Development and evaluation of an HIV-testing intervention for primary care: protocol for a mixed methods study

Hanne Apers, Bea Vuylsteke, Jasna Loos, Tom Smekens, Jessika Deblonde, Dominique Van Beckhoven, Christiana Nöstlinger

Research output: Contribution to journalA1: Web of Science-article

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Abstract

BACKGROUND: Late diagnosis of HIV fosters HIV transmission and may lead to hidden HIV epidemics. In Belgium, mathematical modeling indicates a high prevalence of undiagnosed HIV infections among men who have sex with men of non-Belgian origin and among sub-Saharan African migrants. Promotion of HIV testing facilitates early diagnosis, but diagnostic opportunities are missed in primary care.

OBJECTIVE: The intervention study aims to enhance provider-initiated HIV testing by GPs. This protocol presents the conceptual development, implementation, and evaluation of an HIV-testing intervention for Flemish general practitioners (GPs).

METHODS: A mixed methods evaluation design is used. Guided by a simplified intervention mapping approach, an evidence-based intervention was developed in collaboration, guided by an interdisciplinary advisory board. The intervention consisted of an evidence-based tool (ie, "HIV-testing advice for primary care") to support GPs in provider-initiated HIV testing. A modified stepped-wedge design compare two different intervention levels: (1) online dissemination of the HIV-testing advice and (2) dissemination with additional group-level training. Both conditions were compared against a control condition with no intervention. The effect of the intervention was measured using Poisson regression for national surveillance data. The primary outcome was the number of HIV diagnoses made by GPs. Secondary outcomes were HIV diagnoses among groups at risk for undiagnosed HIV, distribution of new diagnoses by CD4 cell count, number of HIV tests prescribed by GPs, and rate of new diagnoses by tests. To evaluate the intervention's implementation, the GPs' fidelity to the intervention and the intervention's feasibility and acceptability by GPs were assessed through (web-based) surveys and in-depth telephone interviews.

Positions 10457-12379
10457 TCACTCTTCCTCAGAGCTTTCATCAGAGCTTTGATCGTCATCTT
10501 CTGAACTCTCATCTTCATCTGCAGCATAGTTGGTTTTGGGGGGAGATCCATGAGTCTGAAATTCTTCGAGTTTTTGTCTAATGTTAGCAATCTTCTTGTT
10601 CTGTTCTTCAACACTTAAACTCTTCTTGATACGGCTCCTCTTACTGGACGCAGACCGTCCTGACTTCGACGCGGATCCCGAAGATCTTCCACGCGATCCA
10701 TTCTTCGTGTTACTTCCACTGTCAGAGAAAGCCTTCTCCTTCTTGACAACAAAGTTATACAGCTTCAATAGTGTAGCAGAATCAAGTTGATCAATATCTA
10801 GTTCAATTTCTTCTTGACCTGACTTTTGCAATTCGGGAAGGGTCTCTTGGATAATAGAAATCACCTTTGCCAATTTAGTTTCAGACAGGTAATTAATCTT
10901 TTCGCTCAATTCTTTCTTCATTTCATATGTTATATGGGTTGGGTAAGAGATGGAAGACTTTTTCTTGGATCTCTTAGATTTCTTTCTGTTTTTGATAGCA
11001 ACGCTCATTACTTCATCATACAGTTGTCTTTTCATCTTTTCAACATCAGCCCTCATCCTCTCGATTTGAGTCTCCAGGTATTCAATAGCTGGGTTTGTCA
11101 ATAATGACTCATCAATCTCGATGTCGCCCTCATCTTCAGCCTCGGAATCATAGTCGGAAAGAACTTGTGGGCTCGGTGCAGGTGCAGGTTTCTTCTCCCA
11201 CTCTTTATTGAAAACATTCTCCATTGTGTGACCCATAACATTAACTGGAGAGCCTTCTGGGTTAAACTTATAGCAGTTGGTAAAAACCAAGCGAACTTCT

RESULTS: The study was funded in 2016 and ethically approved in January 2017. The implementation of the intervention started in January 2017 and ended in December 2018. Data was completed in October 2019 and was the starting point for the ongoing data analysis. The results are expected to be published in the second half of 2020.

CONCLUSIONS: Results of the intervention study will provide useful information on the intervention's effectiveness among Flemish GPs and can inform further development of official testing guidelines. Limitations of this real-life intervention approach are potential spill-over effects, delay in access to surveillance data, and little detailed information on HIV-testing practices among GPs.

TRIAL REGISTRATION: ClinicalTrials.gov NCT04056156; https://clinicaltrials.gov/ct2/show/NCT04056156.

INTERNATIONAL REGISTERED REPORT IDENTIFIER (IRRID): DERR1-10.2196/16486.

Original languageEnglish
Article numbere16486
JournalJMIR Research Protocols
Volume9
Issue number8
Number of pages12
ISSN1929-0748
DOIs
Publication statusPublished - 2020

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